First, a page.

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Winds Can Wake up the Dead: An Eric Walrond Reader - Eric D. Walrond, Louis J. Parascandola (Editor)
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Eric D. Walrond, Louis J. Parascandola (Editor):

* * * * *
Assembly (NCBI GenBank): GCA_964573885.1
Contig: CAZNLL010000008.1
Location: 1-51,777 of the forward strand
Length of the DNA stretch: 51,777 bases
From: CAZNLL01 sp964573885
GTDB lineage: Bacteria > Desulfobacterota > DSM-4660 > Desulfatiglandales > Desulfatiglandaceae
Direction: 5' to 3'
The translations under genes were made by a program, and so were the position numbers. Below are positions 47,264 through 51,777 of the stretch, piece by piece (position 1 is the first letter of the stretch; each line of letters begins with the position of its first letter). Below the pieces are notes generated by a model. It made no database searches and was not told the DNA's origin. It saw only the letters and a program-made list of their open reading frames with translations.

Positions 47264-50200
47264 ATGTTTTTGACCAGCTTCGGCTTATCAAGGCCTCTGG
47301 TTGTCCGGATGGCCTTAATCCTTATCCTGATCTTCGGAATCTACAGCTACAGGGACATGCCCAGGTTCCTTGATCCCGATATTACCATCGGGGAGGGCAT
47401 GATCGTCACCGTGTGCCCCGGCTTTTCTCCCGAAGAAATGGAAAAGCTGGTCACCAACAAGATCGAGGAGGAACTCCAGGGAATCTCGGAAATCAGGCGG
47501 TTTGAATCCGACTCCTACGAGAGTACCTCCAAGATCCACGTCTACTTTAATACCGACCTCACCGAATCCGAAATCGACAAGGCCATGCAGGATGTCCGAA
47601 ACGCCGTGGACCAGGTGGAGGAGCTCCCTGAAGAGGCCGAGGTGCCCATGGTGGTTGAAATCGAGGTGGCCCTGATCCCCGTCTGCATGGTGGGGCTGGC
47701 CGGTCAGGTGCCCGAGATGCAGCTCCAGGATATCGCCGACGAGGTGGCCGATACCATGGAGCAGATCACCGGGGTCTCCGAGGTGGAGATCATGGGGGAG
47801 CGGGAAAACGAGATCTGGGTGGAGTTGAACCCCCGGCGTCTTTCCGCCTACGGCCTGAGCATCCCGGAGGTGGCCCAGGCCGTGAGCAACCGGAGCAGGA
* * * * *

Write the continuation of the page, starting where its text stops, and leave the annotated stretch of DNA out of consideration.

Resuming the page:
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ISBN: 9780814327098

ID: 9780814327098